The former showgirl and protégée of Frank Sinatra’s is part
of a relief agency that is helping African children
Lola Falana’s 59th birthday is one she will never forget. She was awakened around 6 a.m. when her mother called, telling her to turn on the television. Two planes had hit the towers of the World Trade Center, and the terrorist attack that came to be known as 9/11 had changed America.
On the first anniversary of the attack, Falana, a Las Vegas entertainer-turned- evangelist, told Charisma she believed 9/11 was a wake-up call to the nation but that, as a country, “we still don’t get it.”
“Something changed America, but America has not changed,” Falana said. “That’s what worries me–we have to do the changing.”
Since 9/11, Falana has become the spokeswoman for Save Sub-Saharan Orphans (SSSO), a nonprofit organization working to build orphanages and provide food and medicine for the 13 million African children orphaned by AIDS.
“There’s so much to be done, and you would think that all the nations of the world would help do this,” Falana said. “God is looking at America, [which] He’s allowed to be this great power, [to] see what we give in return to the weakest.”
SSSO President Nelson Miruka, a 32-year-old graduate student at the University of Nebraska in Lincoln (UNL), said the number of AIDS orphans has doubled in many African countries in just the last two years. He plans to build an orphanage dedicated to Falana in his native Kenya.
Personal experience is part of his motivation. Miruka has buried several of his own relatives, including two sisters who together left behind seven children. He returned to his village to find most of his peers dead. Many of them had left small children orphaned.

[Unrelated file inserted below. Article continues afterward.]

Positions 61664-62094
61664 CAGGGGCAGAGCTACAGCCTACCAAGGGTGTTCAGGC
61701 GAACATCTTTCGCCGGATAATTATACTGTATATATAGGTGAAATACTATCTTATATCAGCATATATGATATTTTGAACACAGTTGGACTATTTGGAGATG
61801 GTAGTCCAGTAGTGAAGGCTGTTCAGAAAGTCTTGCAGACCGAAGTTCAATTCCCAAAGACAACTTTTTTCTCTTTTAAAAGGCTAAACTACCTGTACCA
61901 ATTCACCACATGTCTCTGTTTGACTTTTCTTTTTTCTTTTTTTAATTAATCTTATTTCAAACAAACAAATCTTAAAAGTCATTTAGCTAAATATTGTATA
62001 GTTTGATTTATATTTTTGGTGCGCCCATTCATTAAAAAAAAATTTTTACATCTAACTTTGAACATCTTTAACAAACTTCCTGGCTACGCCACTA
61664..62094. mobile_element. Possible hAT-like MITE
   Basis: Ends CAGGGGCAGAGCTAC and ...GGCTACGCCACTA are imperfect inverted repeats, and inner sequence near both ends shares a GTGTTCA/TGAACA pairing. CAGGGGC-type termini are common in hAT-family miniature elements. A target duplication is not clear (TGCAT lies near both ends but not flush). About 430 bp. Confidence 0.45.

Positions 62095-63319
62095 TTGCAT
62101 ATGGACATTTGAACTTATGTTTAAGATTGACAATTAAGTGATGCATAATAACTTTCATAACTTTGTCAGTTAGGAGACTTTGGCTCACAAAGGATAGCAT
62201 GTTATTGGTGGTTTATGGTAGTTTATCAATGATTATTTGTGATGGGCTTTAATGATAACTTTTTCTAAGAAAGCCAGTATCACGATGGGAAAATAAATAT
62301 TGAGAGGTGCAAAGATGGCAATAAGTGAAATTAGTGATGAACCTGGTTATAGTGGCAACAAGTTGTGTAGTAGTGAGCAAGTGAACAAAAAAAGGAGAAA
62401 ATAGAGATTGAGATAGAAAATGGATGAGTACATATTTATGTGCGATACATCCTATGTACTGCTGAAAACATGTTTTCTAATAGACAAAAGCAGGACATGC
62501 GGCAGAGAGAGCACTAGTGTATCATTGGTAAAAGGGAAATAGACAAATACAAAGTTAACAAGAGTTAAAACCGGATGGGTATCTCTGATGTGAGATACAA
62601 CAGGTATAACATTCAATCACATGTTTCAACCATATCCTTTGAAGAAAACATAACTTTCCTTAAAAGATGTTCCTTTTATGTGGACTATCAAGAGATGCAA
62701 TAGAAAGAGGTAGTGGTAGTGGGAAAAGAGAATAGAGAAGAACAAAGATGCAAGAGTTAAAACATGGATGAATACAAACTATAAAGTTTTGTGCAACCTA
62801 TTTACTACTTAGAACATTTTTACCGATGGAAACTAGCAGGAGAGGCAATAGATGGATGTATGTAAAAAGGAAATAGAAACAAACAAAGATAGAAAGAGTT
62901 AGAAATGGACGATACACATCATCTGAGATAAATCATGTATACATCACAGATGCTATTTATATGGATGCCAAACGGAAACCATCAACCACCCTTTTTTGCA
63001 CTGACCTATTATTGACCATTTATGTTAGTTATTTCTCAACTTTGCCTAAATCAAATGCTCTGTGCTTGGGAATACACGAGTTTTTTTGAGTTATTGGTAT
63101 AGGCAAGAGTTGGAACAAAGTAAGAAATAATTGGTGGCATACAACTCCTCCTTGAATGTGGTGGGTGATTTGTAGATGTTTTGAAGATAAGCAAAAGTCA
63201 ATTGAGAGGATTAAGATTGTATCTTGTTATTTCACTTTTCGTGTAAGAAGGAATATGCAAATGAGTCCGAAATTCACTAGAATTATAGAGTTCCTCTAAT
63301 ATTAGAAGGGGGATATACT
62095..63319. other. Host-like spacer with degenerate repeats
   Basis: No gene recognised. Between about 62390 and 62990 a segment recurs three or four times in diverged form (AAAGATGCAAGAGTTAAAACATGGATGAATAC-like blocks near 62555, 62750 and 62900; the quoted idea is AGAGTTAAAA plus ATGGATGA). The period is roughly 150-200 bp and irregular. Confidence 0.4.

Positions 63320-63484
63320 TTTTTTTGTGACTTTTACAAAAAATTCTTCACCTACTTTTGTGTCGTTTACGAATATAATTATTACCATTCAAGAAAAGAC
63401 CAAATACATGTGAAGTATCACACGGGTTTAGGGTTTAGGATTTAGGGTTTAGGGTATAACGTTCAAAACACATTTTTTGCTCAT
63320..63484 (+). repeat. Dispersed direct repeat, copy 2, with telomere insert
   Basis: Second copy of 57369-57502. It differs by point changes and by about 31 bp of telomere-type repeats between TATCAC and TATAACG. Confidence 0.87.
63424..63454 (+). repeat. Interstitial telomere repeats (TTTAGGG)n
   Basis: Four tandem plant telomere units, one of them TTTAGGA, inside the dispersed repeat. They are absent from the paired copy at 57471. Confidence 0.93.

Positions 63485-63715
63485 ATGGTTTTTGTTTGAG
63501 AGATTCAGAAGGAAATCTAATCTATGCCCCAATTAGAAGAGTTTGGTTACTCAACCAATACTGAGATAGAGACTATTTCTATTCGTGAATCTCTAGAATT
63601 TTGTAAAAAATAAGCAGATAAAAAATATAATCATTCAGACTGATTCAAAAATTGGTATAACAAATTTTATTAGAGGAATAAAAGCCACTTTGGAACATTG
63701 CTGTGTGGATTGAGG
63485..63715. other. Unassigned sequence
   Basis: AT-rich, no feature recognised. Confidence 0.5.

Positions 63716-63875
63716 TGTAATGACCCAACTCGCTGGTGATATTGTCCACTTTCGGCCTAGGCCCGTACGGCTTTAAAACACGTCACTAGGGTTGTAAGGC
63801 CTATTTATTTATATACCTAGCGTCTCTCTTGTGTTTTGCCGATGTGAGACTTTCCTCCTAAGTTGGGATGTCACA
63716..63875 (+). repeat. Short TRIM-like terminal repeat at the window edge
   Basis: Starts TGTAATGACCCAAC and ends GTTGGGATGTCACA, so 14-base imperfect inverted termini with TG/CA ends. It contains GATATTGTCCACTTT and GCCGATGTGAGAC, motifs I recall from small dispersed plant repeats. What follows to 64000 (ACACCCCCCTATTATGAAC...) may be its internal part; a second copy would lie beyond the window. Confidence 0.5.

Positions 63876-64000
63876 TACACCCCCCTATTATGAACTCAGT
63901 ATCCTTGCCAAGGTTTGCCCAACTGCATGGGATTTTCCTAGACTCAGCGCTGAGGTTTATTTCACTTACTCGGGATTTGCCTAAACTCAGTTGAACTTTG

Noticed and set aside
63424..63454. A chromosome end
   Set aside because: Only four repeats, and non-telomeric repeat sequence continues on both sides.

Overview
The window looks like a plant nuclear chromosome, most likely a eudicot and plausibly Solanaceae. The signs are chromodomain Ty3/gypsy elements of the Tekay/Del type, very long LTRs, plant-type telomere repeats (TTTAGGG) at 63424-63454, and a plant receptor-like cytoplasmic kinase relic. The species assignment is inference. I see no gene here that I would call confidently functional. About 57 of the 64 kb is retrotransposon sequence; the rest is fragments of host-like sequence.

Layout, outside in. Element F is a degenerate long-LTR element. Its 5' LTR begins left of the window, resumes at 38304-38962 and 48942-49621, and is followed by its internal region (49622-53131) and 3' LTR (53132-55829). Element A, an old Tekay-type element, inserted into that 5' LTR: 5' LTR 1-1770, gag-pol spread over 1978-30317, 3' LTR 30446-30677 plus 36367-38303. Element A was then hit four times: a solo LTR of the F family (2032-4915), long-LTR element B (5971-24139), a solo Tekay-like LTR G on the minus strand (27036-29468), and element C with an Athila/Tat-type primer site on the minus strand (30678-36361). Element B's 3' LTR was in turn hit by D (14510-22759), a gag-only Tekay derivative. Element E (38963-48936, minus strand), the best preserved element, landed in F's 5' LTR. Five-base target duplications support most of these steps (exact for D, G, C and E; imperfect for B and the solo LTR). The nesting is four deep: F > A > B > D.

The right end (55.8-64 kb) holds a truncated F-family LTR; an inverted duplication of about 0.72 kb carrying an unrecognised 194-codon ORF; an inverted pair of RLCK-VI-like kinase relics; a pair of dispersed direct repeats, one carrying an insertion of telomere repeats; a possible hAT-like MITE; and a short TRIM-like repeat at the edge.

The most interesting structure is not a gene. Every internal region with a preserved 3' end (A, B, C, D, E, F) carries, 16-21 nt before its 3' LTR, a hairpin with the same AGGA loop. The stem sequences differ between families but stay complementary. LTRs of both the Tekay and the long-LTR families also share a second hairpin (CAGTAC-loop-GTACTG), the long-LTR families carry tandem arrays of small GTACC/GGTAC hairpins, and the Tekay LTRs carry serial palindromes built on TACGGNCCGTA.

“Africa is going back to the pre-Industrial period,” he said. “Most African nations are losing skilled labor.
“Imagine the child,” he added, referring to nations where adults cannot find food. “I don’t really know what to do. I’ve cried before boards. I prayed yesterday, ‘God, can you drop me hope?'”
Hope has come, at least in part, in the form of a former showgirl who grew weary of the business at the height of her career. A protégée of Sammy Davis Jr.’s and Frank Sinatra’s, Falana was the undisputed “Queen of Las Vegas” in the 1970s and 1980s and a leading black sex-symbol. But by 1975 she had told God she had made a mistake and felt “miserable.”
For four years she endured multiple abdominal surgeries, then was diagnosed with pancreatitis, which doctors believed would kill her.
“I prayed, and I asked God…if You let me live one more day…I will live the rest of my life to Your glory, and I will serve You all my days,” she said.
Falana said she awoke the next morning and knew she had to keep her word to God. “My heart wanted to do that anyway,” she added.
Since then, she has fought multiple sclerosis, and although she believes God healed her, she still experiences fatigue, which limits her ability to travel and speak. A Roman Catholic who considers herself an evangelist, Falana spends much of her time in Las Vegas seeking ways to minister by radio or via the Internet. And she lends her voice to millions of African children who can’t speak for themselves.
“They [SSSO] just do what they can, and all [Miruka] had was $6,000 to build a school,” she said. “They built that so at least the ones who did not have AIDS could get an education. They could grow up and defend their country.”
SSSO board member Michael Combs, a UNL political science professor and pastor of Mt. Zion Baptist Church in Lincoln, said Christians have a responsibility to help Africa’s orphans. He said many African Americans in particular have been hesitant to get involved because they haven’t known of an organized effort that they could partner with.
“By the creation of the organization, Nelson has given us an organization that we can lend money to…and help give Africa a voice,” Combs said. He added that SSSO has a track record–building an orphanage in Uganda, providing uniforms in Zimbabwe and beds and bedding in Cameroon, and supplying food in Sudan, Sierra Leone and Ghana.
“You can’t save the world…but you can save a child,” adds SSSO board member Norman Leach. “You can ask yourself, ‘What one thing can I do?'”
-Adrienne S. Gaines